Photoshop - Brushes - 3

Here we cover the last few controls within the Brush Engine and finish off with a couple of samples and tips. These last five differ from those previously described as they have no Options - just put a check in the box to apply/unapply the effect.

If you've used the Noise Filter in Photoshop this is much the same thing. This Option adds randomness to individual brush tips. It's most effective when used with soft brush tips.
Wet Edges
This causes paint to build up along the edges of the stroke in much the same as dipping a watercolor brush into a jamjar.
wet edges
This corresponds to the Airbrush in the Options bar airbrush. It allows you to apply gradual tones to an image and the opacity and Flow must be amended within the options bar (i.e. not within the Brush Engine).
This produces smoother curves in brush strokes. Most effective when painting quickly with a graphics pen, however there may be a small time lag in stroke rendering.
Protect Texture
This applies the same pattern and scale to all brush presets that have a texture. Select this option to simulate a consistent canvas texture when painting with multiple, textured tips.

Creating New Brushes

A custom brush is essentially a black and white image. You select the one you want to use from the brush menu, and then use the paint brush or air brush tool to "stamp" one or more copies of it wherever you want on the photoshop canvas. If you have a color other than black selected for the painting tool, then you'll stamp in that color - think of it as inking a real-world stamp from a different color ink pad. Everything that was black in the original image will show up the color you've selected, everything that was white will be transparent and everything that was gray will be some semi-transparent version of the color you've chosen.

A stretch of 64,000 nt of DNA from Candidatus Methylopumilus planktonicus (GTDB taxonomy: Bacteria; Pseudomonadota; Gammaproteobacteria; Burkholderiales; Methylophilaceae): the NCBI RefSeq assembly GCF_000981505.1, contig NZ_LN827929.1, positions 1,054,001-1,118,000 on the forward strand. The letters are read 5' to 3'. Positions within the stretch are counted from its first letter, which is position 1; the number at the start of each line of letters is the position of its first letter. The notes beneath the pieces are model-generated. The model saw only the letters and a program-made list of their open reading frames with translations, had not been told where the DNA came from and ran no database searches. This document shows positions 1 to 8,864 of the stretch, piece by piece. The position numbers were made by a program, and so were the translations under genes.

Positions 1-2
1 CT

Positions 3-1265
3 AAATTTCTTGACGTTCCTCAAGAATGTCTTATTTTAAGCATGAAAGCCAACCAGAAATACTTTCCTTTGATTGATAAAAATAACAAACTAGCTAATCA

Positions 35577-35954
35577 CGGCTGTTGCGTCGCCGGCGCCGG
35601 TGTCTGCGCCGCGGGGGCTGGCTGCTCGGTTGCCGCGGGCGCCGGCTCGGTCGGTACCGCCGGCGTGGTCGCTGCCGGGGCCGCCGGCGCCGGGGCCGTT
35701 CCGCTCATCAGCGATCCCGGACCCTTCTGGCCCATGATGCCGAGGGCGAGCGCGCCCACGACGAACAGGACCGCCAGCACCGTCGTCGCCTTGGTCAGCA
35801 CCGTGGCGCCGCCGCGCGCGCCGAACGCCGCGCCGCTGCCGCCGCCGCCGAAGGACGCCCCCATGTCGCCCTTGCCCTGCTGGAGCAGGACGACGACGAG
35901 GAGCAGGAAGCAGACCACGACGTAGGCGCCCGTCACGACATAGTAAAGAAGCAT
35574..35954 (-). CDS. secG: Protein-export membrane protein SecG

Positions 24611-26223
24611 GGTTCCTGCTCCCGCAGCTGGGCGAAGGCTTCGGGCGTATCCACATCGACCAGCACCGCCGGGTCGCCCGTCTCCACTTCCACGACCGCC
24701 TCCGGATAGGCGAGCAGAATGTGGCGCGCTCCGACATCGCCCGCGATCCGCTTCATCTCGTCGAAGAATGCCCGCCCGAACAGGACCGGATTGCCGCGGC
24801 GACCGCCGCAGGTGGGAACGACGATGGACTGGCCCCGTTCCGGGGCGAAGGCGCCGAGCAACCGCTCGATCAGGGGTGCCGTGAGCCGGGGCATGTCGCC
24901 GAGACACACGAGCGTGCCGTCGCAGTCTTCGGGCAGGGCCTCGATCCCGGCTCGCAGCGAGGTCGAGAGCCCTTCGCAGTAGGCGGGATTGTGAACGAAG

Open up a new image. Any size will do (you can always use the [and ] keys to make it smaller/bigger). To be most effective, the shape should appear on a solid white background. if you want to create a brush with soft edges, select gray colors.

Draw/paint your brush. The one to the right is a very simple collection of black dots:

Then go to EDIT...Define Brush. Name the brush and it will be added at the bottom of your default brushes. All that's left is to use any of the aforementioned parameters and paint away!

dot brush


But that is a very, very simple beginning. Custom brushes can be scanned in, be part of an original image (use the unfeathered Rectangular Marquee Tool to make a selection), fonts can be used - anything!

Loading Custom Brushes into Photoshop

The internet has many, many pre-made Custom brushes.  A quick search on Google will usually find what you want.  Download the brushes you want and save them (I usually save to my desktop). In Photoshop, select the Brush Tool Brush Tool, click the down-pointing arrow in the Brush Options bar (1), then click the right-facing arrow (2) and, from the drop-down list, select Load Brushes (3).
Browse to where you've downloaded the brushes and select that file.

Your new brush will appear at the very end of your current brush preview window (4)

Load Brushes
Cloud Brush
One of the most flexible brushes is based on an image of clouds.  Here's how we make one.
Cloud Brush Image

For a simple "grass" effect, select two different greens - one dark, one light for your Foreground/Background colors, select the Dune Grass brush, adjust its size and paint away!

dune grass brush Alternatively, pick two shades of brown (one dark, one light) for "fur".

For a very simple "sparkle" effect, make White your foreground Color, pick one of the Star brushes and "dab on" where you want the sparkle to appear.
sparkleStar brush
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